But it wont be the main thing you look forward to for sounds. That goes to the voice acting. Simply put, between the writing mentioned prior and the talent put forward for these characters, rarely was I playing without a smile on my face. I’m willing to bet you will be charmed as well. Enjoy this one.


Gameplay: Sadly, however, this is where the game’s real weaknesses lie. When Telltale Games first made themselves known to me, it was with an episodic point and click series known as Sam & Max. Each episode of the game was independent of the others, telling a small tale about some crazy detective story that played a part in an over-arching story, but the game relied mainly on those point and click mechanics with corresponding puzzles you needed to complete to win the game. Tales from the Borderlands is not like this at all.

Rather, in this adventure you will only occasionally have a room you will wander through with a mouse interface to click on things, and even then rarely is it actually a puzzle, but more just something you can look at to get more background on what is going on… and then it’s over and you are back at the main portion of the game: quick-time-events.

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This game basically is made of them, making it less of a game and more of an interactive movie where sometimes you will need to succeed to go on, but just as often you will just change how the scene plays out, letting Fiona or Rhys look cooler in the process. Don’t get me wrong, it is very possible that those small changes have some long-distant effects, but to explain them is to ruin the surprises down the line. It doesn’t ruin this game to say the least, but if you came in expecting anything close to a traditional game and not something you do more to watch then experience, you are in for a disappointment.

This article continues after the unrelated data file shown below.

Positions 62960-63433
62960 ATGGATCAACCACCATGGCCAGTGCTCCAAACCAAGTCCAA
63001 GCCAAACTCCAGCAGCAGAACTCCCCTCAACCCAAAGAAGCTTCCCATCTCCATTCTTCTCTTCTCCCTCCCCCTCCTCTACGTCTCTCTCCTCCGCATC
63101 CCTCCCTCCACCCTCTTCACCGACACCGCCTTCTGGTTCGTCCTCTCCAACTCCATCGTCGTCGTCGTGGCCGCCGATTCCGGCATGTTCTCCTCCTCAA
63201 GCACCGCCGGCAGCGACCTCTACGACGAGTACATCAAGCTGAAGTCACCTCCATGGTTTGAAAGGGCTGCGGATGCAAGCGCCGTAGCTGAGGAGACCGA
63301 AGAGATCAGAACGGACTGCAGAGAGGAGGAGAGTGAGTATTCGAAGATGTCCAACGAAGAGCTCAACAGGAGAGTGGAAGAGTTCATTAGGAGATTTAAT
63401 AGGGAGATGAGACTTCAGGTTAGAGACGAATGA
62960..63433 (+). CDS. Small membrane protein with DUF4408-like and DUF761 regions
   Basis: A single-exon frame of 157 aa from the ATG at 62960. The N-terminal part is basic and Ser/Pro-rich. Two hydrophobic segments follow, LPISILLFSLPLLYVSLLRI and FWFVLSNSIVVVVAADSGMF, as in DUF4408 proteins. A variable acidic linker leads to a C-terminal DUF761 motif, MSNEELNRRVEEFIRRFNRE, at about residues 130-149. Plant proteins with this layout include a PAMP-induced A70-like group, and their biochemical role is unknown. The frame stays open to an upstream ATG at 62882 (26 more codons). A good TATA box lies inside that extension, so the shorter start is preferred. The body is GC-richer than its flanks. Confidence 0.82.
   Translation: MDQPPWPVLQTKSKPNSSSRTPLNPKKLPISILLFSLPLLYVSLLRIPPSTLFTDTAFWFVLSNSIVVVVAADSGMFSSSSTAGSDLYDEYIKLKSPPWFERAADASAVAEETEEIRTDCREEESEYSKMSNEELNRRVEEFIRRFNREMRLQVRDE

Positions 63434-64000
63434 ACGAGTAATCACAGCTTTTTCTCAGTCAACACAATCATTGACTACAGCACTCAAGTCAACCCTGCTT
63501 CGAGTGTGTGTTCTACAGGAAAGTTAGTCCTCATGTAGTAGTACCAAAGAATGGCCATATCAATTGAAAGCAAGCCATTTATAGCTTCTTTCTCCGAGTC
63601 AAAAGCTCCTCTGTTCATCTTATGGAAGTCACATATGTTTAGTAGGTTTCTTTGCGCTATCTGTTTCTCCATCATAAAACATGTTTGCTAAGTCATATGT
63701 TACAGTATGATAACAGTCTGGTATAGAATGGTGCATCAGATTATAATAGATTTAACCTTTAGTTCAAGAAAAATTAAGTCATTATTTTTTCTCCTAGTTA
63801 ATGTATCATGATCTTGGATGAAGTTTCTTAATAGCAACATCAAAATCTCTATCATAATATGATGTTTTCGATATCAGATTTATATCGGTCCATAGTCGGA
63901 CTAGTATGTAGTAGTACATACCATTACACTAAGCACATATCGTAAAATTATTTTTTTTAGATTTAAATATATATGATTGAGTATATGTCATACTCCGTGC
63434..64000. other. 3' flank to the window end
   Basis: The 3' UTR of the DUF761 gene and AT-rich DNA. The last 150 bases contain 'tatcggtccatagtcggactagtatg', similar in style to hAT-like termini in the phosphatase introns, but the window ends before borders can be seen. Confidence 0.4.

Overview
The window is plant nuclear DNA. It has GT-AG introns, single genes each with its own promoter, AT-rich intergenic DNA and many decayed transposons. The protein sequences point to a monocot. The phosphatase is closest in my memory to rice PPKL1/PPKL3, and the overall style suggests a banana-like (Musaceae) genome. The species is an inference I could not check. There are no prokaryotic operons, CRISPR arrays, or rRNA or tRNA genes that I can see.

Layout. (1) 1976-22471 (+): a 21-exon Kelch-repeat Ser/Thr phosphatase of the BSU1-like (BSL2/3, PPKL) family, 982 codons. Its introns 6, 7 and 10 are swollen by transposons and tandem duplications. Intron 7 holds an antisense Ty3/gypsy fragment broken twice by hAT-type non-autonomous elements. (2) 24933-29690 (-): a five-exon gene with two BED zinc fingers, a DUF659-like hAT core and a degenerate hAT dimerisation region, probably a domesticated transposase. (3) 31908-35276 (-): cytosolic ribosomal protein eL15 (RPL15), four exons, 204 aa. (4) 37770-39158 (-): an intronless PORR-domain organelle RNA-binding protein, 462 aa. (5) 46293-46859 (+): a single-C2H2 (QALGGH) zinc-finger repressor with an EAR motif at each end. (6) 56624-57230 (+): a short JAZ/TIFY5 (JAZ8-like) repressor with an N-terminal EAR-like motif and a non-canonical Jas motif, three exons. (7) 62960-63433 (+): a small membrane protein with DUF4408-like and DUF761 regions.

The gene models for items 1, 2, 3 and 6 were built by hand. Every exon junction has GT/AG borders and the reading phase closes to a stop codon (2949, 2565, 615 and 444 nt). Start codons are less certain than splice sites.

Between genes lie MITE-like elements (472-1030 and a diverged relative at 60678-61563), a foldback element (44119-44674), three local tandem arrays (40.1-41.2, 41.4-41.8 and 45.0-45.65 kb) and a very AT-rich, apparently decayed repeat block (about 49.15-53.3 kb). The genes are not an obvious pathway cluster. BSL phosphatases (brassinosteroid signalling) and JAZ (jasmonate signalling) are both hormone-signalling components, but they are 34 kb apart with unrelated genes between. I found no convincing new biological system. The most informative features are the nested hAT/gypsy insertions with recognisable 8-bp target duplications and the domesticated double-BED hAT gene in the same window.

Bugs: Overall, this game ran absolutely fantastic, but it did not run flawlessly. In fact, there were three bugs that occurred.

  • Jittery graphics: As mentioned during the graphics part of this review, there were times when things like the iris of character’s eyes or the back of a car didn’t keep solid geometry, but rather kept a weird jittery edge to them. This is sadly, not entirely uncommon in TellTale games but thankfully, it doesn’t happen often or get in the way when it happens.